Farmers receive milk increase nonsensical: NF

19 Jun, 2002 10:00 PM

A NATIONAL Foods spokesman described some dairy groups' expectation that a 5c/L increase in Woolworths supermarket house brand milk would flow back to the farm gate as nonsensical.

Last week, NF was named as the successful bidder on all Woolworths' brand milk contracts for the next two years, during which time the retail price of house brand milk would rise by 5c/L.

Dairy farmer groups were quick to state that the majority of the increase should be passed back to farm gate.

However NF spokesman Ian Greenshields said the company's profits were shared as dividends to shareholders unlike in a co-operative.

"We are not a co-operative and therefore any price rise does not automatically get passed back to suppliers," he said.

He said NF spent millions of dollars for other supplies such as stationary, fuel, packaging and equipment.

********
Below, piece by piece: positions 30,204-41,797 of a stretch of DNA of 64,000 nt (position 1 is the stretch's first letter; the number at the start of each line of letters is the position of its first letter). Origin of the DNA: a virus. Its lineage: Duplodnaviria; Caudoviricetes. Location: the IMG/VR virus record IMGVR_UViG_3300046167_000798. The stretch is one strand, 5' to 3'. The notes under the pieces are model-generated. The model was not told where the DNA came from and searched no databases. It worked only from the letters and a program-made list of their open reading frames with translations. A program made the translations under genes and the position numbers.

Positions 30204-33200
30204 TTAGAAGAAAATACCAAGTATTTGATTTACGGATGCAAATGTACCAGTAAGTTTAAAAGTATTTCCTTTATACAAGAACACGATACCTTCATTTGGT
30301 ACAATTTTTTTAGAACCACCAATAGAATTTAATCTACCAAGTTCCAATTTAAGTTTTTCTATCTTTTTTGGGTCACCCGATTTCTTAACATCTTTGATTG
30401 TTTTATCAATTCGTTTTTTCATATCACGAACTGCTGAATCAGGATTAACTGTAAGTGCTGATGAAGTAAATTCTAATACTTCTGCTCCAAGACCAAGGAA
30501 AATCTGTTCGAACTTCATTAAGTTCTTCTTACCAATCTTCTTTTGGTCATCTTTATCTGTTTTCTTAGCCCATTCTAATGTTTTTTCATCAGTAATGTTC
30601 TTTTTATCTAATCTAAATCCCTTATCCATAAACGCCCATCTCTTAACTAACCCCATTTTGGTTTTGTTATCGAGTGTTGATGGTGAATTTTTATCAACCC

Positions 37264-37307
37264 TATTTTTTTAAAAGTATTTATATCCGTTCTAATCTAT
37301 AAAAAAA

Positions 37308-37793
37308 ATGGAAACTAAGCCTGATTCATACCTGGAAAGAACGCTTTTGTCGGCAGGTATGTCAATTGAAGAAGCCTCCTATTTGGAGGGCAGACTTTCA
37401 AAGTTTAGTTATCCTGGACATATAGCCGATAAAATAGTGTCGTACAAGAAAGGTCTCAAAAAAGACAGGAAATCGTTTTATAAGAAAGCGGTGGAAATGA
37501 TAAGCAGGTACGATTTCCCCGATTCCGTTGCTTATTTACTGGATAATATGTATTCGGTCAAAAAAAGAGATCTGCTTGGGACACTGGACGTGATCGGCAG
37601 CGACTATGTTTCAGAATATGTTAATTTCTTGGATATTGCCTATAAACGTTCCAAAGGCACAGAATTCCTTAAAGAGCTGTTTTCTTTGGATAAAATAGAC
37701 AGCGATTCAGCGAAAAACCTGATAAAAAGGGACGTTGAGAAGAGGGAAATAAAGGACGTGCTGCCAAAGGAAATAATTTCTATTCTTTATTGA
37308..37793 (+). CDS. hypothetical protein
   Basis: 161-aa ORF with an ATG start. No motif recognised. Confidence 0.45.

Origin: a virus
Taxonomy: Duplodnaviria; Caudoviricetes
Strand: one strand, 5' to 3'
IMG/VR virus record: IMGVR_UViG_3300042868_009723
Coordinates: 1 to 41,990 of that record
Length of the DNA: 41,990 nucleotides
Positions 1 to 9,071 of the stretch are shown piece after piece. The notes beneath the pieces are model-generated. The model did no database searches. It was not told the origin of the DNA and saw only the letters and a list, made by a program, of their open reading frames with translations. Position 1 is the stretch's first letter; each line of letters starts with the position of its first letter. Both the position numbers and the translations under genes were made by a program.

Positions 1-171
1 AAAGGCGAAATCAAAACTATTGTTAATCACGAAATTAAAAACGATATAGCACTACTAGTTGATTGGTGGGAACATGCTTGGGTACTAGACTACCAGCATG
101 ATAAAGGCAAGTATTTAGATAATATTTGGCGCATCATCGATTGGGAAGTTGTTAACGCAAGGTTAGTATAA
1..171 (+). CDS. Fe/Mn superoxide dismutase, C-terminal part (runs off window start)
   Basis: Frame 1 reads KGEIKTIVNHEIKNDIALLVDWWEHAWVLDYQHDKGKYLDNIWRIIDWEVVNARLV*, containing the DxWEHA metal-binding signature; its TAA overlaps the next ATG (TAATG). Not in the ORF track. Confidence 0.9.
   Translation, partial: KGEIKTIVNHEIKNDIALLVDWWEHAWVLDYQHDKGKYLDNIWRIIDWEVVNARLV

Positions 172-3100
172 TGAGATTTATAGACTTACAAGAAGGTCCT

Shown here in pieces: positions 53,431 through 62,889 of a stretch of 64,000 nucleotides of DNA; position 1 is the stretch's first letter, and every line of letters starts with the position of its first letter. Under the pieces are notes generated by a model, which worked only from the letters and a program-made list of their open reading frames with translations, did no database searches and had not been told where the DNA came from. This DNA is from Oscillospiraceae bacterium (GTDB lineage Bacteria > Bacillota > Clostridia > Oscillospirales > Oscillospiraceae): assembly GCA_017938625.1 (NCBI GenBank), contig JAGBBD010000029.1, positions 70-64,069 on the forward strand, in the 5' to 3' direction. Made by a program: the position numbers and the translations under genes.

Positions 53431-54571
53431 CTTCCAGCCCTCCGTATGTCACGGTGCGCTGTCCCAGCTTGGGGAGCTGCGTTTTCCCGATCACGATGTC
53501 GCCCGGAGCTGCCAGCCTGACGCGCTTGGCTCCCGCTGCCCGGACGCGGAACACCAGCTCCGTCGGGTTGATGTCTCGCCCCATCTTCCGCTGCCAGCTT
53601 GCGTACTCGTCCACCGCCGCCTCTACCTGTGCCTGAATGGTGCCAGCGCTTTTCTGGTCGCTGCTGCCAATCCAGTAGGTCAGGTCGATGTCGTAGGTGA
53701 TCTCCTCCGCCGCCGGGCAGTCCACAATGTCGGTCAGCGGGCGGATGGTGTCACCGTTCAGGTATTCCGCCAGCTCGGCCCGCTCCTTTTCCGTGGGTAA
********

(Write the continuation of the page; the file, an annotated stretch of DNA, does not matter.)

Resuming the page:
"The expectation that one class of suppliers should receive any increase we get is simply nonsensical," he said.

He said the price NF paid for milk would depend on competition and supply and demand factors.

NF placed the lowest bid in this year's Woolworths tendering process, which included NSW-based Dairy Farmers co-operative, Pauls (Parmalat) Qld, and Peters and Brownes (Fonterra), WA.

"I am very pleased with the outcome of this tender as it will deliver, on a phased basis, a cost increase to relieve the pressure on milk producers and processors of some 5c/L and provide certainty for milk producers," Woolworths CEO Roger Corbett said.

Australian Dairy Farmers Federation CEO John McQueen said the increase was "on the positive side."

"We would expect NF to honour the Woolworths sentiment that the majority of the 5c/L should go to farmers over the two years," he said.

Head of Woolworths buying and marketing, Bernie Brookes, said the company's brand milk made up less than 10pc of the white milk market, although this was an increase of 2pc since contracts were first tendered after deregulation in 2000.

He said 52pc of the white milk was still controlled by independent supermarkets.

The national supermarket milk tendering process, although conducted on a state basis, effectively made the price of milk the same across Australia.

Mr McQueen said he expected the Coles supermarket contract prices would follow Woolworths as had happened in the last round.


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